But he doesn’t and he didn’t. Still, the McCain endorsement still has some value to Romney. Although this is Romney’s second run for the presidency, he still isn’t as well-known to the public as McCain, which means that the endorsement could potentially convey to the politically sheltered Romney’s ideological position inside the Republican field. The downside of the endorsement, of course, is that voters who already have a low opinion of McCain will use the new information to vote against Romney. If that doesn’t make your game-theory bunnies hop, how about this? Romney coveted the McCain endorsement not so much for its value to him but to block its potential value for another candidate.
If the contest for endorsements from other politicians translated to political success, Romney should be lapping the other candidates. The Associated Press reported last week that Romney had “collected more than 1,900 endorsements, including conservative activists and current and former elected officials in all 50 states. The list includes four governors, 48 House members and 11 senators.” No other candidate has come close, the AP concluded. That Romney has not broken away suggests that the endorsements 1) aren’t signaling Republican voters in the manner in which they were intended, 2) it’s too early in the campaign to feel the effect of the endorsements, or 3) endorsements are bunk.
Steger found in his research that the Republican elite is more likely to endorse, to do so earlier, and to unite around one or two candidates than is the Democratic elite. Steger, whose paper was published in 2007, found that “Republican elites … rally around a candidate very early in the invisible primary, and that candidate has become the nominee in every open Republican nomination since 1972.” (The “invisible primary” is the politicking that takes place before the Iowa caucus when voter interest is low and media coverage is scant. In 2008, Mike Huckabee won the Iowa caucus and John McCain won the New Hampshire primary.) In addition to speaking their minds for Romney, the Republican elite’s wallets have spoken, too. According to the AP today, Romney has collected $32 million in individual contributions compared to Ron Paul’s $12 million, Newt Gingrich’s $3 million, and Rick Santorum’s $1 million.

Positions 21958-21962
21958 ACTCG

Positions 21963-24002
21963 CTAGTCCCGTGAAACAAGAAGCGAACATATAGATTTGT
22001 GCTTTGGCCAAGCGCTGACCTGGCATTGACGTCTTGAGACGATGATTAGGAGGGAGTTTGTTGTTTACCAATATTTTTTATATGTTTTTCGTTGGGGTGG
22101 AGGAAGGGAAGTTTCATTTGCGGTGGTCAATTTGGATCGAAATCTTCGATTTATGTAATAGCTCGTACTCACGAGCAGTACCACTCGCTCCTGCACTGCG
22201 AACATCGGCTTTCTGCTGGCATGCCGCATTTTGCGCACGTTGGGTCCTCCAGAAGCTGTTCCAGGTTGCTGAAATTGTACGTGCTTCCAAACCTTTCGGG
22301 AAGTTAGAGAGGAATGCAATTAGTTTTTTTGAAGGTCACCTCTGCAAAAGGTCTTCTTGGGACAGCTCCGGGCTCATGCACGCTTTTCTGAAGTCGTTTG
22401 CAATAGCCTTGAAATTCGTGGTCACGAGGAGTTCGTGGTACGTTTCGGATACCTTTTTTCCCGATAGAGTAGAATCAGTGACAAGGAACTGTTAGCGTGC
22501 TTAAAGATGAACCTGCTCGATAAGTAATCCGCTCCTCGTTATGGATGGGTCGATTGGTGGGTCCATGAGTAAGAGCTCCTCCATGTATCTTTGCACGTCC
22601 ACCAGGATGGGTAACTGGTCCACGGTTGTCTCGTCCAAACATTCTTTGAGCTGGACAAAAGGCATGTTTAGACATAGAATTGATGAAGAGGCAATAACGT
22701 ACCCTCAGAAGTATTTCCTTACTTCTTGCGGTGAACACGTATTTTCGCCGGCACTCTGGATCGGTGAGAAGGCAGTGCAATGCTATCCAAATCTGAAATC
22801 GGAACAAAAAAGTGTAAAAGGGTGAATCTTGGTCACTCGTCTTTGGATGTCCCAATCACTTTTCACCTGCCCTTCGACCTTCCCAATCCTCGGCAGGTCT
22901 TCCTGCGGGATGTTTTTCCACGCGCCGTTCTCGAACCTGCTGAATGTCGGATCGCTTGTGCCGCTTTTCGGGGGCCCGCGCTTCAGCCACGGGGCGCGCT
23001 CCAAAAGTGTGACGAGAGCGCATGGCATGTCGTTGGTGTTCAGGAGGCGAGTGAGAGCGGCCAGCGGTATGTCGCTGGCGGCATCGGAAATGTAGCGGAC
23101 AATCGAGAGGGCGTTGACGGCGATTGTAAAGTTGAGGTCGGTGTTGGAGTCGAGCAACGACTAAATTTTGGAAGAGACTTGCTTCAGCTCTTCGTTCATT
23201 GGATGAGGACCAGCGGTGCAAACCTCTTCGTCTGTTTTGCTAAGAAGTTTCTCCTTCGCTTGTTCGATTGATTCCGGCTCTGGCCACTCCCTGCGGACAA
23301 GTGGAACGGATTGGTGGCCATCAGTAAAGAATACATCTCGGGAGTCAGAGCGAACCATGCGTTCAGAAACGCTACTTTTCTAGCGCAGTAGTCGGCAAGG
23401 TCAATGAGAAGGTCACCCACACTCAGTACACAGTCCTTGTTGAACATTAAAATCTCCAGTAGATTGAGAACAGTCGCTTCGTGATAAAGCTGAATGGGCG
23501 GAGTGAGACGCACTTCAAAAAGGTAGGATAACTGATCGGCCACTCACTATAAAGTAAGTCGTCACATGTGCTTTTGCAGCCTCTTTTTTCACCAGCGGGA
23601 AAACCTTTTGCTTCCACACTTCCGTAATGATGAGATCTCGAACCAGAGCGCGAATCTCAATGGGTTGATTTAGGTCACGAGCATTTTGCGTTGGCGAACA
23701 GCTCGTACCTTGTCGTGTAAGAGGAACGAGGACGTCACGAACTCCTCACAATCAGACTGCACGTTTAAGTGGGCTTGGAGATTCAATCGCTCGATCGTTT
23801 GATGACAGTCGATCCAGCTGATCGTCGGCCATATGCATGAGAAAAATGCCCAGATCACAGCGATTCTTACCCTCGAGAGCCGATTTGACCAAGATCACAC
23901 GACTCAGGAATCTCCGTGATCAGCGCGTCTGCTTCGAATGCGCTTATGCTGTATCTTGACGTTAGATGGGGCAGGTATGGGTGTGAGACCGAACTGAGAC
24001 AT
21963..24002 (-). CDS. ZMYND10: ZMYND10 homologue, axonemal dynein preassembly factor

The contempt McCain and Romney have for one another, as demonstrated in their 2008 debate clash and which time has not healed, makes a mockery of yesterday’s endorsement. In that sense, it’s not much different than any of the other endorsement of convenience the opportunistic politicians trot out this time of the season.
I seek your endorsement at Shafer.Reuters@gmail.com. My Twitter had a great invisible primary. Sign up for email notifications of new Shafer columns (and other occasional announcements). Subscribe to this RSS feed for new Shafer columns and subscribe to this hand-built RSS feed for corrections to my column.
PHOTO: Republican presidential candidate and former Massachusetts Governor Mitt Romney is joined by U.S. Senator John McCain (R-AZ) at a campaign stop in Manchester, New Hampshire January 4, 2012, one day after Romney won the Iowa caucus. REUTERS/Brian Snyder